By allowing ads to appear on this site, you support the local businesses who, in turn, support local journalism.
Fall is planting season
Placeholder Image

This is a great time of the year to work with your landscape.


Cool weather signals the ideal time for planting and transplanting woody ornamentals and herbaceous perennials. It’s also time to plant fescue turfgrass, winter ryegrass, bulbs and pansies and to apply pre-emergence herbicides for winter weed control.


While you’re at it, don’t forget to add new mulch to ornamental planting to help protect them from the cold. It’s an exciting time in the Georgia landscape — a time to dig, divide and renew landscapes for next year.


Fall remains the best time to plant and transplant woody and herbaceous ornamentals.


By now energy produced by the leaves this summer has been funneled to the roots for winter growth.


Although the tops of plants are dormant in winter, the roots continue to grow throughout the winter, so when spring arrives, the plants are ready to explode with new growth.


Now is the time to dig and divide herbaceous perennials, including iris, daylilies, shasta daisies, rudbeckia, coneflower and peonies. The list goes on and on. 


Divisions and transplanting can be done now through January.


When transplanting most herbaceous plants, cut the foliage back by about two-thirds. Many herbaceous perennials are going to lose their top growth after the first hard frost anyway.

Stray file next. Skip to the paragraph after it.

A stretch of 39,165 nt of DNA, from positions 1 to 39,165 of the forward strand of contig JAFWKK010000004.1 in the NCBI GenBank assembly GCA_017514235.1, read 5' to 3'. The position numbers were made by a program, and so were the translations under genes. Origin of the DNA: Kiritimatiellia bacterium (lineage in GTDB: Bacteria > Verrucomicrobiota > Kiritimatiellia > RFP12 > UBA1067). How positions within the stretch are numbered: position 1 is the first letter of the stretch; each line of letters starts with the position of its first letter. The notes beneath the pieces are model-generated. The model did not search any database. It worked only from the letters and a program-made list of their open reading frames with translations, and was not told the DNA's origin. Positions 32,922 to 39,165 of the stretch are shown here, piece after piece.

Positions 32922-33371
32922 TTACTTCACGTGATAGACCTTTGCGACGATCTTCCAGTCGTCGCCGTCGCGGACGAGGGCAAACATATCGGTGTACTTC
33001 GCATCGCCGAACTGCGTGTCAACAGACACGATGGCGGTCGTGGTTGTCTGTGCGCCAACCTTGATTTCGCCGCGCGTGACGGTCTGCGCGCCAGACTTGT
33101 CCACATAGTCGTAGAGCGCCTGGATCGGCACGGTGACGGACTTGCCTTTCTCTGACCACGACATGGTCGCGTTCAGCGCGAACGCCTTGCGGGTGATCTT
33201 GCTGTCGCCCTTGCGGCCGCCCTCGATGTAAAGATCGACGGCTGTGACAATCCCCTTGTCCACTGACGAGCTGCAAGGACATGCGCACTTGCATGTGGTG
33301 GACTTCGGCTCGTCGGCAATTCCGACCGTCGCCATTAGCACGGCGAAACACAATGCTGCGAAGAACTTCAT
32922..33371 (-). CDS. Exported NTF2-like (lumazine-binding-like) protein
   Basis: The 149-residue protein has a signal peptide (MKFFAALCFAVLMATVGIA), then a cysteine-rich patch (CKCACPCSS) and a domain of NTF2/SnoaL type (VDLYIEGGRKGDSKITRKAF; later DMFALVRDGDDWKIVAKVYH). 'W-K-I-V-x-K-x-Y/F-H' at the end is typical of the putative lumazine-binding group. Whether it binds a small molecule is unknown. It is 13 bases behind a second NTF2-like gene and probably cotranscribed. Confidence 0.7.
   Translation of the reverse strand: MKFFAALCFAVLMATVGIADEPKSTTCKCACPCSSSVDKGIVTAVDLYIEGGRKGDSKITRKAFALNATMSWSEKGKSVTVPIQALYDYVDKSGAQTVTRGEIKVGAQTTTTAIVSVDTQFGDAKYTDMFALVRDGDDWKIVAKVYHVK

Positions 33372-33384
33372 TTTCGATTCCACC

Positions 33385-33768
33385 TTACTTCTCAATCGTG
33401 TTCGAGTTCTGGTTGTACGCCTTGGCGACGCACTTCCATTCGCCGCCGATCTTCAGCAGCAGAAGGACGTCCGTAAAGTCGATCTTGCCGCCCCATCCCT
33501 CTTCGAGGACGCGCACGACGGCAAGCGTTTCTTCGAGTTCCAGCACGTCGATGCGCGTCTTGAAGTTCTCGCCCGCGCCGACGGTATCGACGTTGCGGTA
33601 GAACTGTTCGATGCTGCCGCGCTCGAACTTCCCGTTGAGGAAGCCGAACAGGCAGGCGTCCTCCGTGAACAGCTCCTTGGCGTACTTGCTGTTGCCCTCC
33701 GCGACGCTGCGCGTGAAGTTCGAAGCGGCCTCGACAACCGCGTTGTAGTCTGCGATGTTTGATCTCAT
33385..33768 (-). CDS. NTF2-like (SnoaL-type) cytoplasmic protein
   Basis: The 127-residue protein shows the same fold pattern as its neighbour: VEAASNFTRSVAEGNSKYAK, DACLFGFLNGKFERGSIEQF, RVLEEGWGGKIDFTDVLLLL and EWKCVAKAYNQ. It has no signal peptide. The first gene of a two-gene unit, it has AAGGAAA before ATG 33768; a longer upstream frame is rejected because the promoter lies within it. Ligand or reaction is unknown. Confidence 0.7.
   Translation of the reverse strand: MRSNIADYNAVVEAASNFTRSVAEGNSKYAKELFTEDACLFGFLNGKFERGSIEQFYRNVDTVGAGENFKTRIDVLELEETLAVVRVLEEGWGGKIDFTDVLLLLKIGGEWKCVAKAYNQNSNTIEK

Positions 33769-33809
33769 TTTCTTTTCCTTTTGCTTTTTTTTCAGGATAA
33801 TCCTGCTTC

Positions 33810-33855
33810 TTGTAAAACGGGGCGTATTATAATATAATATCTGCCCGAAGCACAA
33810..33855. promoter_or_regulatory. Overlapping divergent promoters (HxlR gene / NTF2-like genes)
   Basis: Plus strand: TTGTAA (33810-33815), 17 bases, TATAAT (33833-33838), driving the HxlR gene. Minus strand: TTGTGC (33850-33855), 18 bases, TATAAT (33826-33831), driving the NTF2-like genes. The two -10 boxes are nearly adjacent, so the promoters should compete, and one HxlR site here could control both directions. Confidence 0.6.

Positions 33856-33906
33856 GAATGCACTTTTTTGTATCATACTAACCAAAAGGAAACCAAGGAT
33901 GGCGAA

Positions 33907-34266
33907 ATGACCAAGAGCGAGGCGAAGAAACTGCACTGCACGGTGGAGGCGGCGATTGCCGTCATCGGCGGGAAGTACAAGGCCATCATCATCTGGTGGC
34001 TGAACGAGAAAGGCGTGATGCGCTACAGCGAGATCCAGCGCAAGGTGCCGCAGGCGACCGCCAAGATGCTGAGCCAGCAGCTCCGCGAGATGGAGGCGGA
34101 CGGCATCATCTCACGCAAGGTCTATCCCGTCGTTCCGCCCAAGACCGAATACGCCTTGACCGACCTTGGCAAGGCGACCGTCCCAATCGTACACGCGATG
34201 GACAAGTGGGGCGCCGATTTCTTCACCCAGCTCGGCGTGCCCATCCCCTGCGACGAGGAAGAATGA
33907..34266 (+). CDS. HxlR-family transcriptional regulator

An ideal time to plant pansies is mid-October to the end of November.


Remove any diseased or insect-infested plant material from your garden; it may harbor overwintering stages of diseases and insect pests.


If you leave this plant material in your garden, you are leaving diseases and insects that will begin to reproduce again next spring and add to next year’s pest problem.


With the recent rains, outside watering is not needed.


However, if weather patterns change and the soil once again becomes dry, don’t forget to water during the winter months.


Remember, cold winds can dry moisture from landscape plants.


For more information on fall planting, contact the Dawson County Extension Office at (706) 265-2442.


Clark Beusse is the Dawson County extension agent. For more information, call (706) 265-2442.